SUPREME COURT OF CANADA
Citation: R. v. Ajise, 2018 SCC 51,  3 S.C.R. 301
Appeal heard: November 16, 2018
Judgment rendered: November 16, 2018
Her Majesty The Queen
Coram: Abella, Karakatsanis, Côté, Brown and Rowe JJ.
Reasons for Judgment:
(paras. 1 to 2)
Rowe J. (Abella, Karakatsanis, Côté and Brown JJ. concurring)
R. v. Ajise, 2018 SCC 51,  3 S.C.R. 301
David Ajise Appellant
Her Majesty The Queen Respondent
Indexed as: R. v. Ajise
2018 SCC 51
File No.: 38149.
2018: November 16.
Present: Abella, Karakatsanis, Côté, Brown and Rowe JJ.
on appeal from the court of appeal for ontario
Criminal law — Appeals — Powers of Court of Appeal — Application of curative proviso — Accused appealing fraud conviction on ground that trial judge erred in admitting non-expert opinion evidence — Crown failing to specifically reference curative proviso in appeal factum or oral argument — Court of Appeal holding that treatment of evidence did not amount to reversible error, and that, even if trial judge erred, Crown raised substance of curative proviso point — Court of Appeal correct in applying curative proviso — Conviction upheld — Criminal Code, R.S.C. 1985, c. C-46, s. 686(1)(b)(iii).
APPEAL from a judgment of the Ontario Court of Appeal (Sharpe, Pardu and Fairburn JJ.A.), 2018 ONCA 494, 361 C.C.C. (3d) 384, 48 C.R. (7th) 263,  5 C.T.C. 123, 2018 D.T.C. 5065,  O.J. No. 2896 (QL), 2018 CarswellOnt 8628 (WL Can.), affirming the conviction of the accused for fraud. Appeal dismissed.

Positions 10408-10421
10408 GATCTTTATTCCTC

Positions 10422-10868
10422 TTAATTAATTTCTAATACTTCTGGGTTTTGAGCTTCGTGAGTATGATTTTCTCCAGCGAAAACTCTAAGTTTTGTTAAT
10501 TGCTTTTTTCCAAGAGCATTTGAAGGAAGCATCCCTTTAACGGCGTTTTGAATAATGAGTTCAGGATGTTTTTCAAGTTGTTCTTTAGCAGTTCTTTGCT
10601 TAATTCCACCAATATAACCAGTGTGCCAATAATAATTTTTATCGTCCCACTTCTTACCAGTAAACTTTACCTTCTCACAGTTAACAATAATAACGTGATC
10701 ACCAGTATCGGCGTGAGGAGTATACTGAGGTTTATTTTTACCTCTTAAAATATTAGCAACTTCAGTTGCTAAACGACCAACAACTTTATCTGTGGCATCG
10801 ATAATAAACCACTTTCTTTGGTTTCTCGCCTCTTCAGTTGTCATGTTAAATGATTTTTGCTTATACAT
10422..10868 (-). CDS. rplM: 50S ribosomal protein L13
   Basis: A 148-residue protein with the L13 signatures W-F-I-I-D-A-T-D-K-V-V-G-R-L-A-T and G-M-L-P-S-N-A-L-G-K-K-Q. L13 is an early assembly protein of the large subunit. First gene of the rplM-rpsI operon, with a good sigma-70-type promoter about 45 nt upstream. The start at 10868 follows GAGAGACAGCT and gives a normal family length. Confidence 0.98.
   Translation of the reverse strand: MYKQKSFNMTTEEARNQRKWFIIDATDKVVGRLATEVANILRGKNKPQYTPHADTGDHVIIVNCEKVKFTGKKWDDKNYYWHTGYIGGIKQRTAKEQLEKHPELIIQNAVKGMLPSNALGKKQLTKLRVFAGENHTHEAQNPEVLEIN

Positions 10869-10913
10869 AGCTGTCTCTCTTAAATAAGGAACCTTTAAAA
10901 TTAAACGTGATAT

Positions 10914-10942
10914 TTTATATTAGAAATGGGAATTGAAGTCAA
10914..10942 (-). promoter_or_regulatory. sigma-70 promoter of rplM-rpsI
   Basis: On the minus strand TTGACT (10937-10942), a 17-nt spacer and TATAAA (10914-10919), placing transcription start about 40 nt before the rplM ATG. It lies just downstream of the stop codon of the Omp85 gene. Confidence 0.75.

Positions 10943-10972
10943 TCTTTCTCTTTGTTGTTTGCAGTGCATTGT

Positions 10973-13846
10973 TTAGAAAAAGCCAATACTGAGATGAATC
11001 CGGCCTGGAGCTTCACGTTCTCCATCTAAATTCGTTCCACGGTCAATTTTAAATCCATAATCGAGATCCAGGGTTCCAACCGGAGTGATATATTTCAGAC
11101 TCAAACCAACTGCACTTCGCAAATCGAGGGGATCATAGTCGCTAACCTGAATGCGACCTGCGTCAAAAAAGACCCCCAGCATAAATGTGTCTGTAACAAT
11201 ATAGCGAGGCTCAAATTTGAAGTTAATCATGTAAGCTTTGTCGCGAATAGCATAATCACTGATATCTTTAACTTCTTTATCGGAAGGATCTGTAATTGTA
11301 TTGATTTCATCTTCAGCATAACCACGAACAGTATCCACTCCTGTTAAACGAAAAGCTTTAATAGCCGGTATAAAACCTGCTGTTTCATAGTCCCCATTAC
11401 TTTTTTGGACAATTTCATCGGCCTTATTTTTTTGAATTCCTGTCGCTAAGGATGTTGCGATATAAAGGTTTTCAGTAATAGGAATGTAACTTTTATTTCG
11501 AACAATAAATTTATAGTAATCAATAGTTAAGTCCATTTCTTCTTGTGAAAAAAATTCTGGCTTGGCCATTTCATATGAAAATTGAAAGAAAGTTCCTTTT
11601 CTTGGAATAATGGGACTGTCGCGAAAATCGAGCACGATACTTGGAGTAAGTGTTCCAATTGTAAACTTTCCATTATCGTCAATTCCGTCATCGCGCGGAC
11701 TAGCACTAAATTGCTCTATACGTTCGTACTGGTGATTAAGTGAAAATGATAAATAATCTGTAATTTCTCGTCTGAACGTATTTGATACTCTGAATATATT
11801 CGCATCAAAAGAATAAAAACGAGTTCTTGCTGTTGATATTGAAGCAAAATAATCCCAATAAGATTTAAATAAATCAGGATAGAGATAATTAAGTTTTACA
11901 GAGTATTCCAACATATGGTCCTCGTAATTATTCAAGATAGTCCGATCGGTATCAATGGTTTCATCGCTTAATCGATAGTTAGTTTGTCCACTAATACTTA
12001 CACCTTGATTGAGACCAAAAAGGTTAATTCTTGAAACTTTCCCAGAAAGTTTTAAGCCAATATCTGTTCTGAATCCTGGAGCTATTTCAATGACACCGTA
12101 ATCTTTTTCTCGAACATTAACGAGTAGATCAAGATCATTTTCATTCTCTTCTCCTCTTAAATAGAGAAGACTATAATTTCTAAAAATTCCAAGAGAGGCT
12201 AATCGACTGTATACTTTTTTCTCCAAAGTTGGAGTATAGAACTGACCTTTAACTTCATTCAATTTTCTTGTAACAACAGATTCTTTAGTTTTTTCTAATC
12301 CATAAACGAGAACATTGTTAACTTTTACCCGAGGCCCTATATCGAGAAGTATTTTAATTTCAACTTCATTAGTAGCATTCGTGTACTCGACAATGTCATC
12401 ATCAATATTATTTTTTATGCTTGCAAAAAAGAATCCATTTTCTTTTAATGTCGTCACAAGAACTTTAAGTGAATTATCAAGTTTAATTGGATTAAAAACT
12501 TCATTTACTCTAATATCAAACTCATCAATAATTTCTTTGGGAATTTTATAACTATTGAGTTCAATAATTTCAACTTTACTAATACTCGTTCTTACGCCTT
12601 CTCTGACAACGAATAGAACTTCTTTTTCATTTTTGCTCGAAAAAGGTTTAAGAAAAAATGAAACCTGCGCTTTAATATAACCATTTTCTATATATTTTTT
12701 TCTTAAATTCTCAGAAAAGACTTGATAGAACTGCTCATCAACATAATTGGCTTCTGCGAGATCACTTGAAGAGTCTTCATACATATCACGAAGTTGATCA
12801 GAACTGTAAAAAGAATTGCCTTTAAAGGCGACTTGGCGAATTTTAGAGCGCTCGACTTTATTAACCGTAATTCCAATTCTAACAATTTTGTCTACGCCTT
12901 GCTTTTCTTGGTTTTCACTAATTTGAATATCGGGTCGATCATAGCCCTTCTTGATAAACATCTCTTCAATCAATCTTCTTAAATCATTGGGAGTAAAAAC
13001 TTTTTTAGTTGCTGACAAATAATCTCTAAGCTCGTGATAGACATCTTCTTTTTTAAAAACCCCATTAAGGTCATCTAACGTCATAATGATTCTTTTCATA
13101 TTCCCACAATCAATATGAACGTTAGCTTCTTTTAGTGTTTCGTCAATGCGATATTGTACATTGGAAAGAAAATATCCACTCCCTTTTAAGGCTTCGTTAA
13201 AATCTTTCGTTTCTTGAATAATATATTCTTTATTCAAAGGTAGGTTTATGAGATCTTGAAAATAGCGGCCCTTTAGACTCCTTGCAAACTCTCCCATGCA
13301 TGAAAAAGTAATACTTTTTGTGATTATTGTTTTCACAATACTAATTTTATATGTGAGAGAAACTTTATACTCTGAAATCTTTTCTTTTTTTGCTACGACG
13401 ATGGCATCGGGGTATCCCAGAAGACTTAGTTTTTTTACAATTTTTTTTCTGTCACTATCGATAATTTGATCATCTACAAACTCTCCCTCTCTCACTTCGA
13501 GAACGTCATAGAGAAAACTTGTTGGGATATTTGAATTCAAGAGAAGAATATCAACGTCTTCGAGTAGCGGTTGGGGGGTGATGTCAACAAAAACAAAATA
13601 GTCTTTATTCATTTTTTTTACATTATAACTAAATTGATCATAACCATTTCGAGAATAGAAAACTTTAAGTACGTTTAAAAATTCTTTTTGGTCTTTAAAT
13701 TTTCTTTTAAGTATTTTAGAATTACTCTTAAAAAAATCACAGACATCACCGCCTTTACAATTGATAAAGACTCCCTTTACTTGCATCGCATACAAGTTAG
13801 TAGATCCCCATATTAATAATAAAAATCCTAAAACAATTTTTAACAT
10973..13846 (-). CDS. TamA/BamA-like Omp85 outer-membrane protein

R. Craig Bottomley and Mayleah Quenneville, for the appellant.
Kevin Wilson and Xenia Proestos, for the respondent.
The judgment of the Court was delivered orally by
 Rowe J. — We are all of the view that the appeal should be dismissed. We would adopt what Justice Sharpe set out in para. 32 of the Court of Appeal decision:
. . . assuming that resort to the [curative] proviso is required in this case, it is my view that the substance of the proviso point was raised. In her submissions before this court, Crown counsel placed considerable reliance upon the argument that the defence effectively conceded at trial that the donation claims were fraudulent and instead relied entirely on the appellant’s claim that he lacked knowledge of the fraud. On this basis, the Crown argued that even if the impugned evidence amounted to opinion evidence, it did not go to the only live issue at trial. The Crown also noted that Maraj’s impugned statements comprised a small portion of the evidence advanced during a multi-day trial, and were admitted without objection by defence counsel. In my view, these lines of argument amounted in substance to a submission that even if there was an error in admitting the evidence or in failing to conduct a voir dire, no substantial wrong or miscarriage of justice had occurred and the appeal should be dismissed on that account.
 Given that there was no miscarriage of justice, the curative proviso was properly relied on in this case.
Solicitors for the appellant: Bottomley, Toronto.
Solicitor for the respondent: Public Prosecution Service of Canada, Toronto.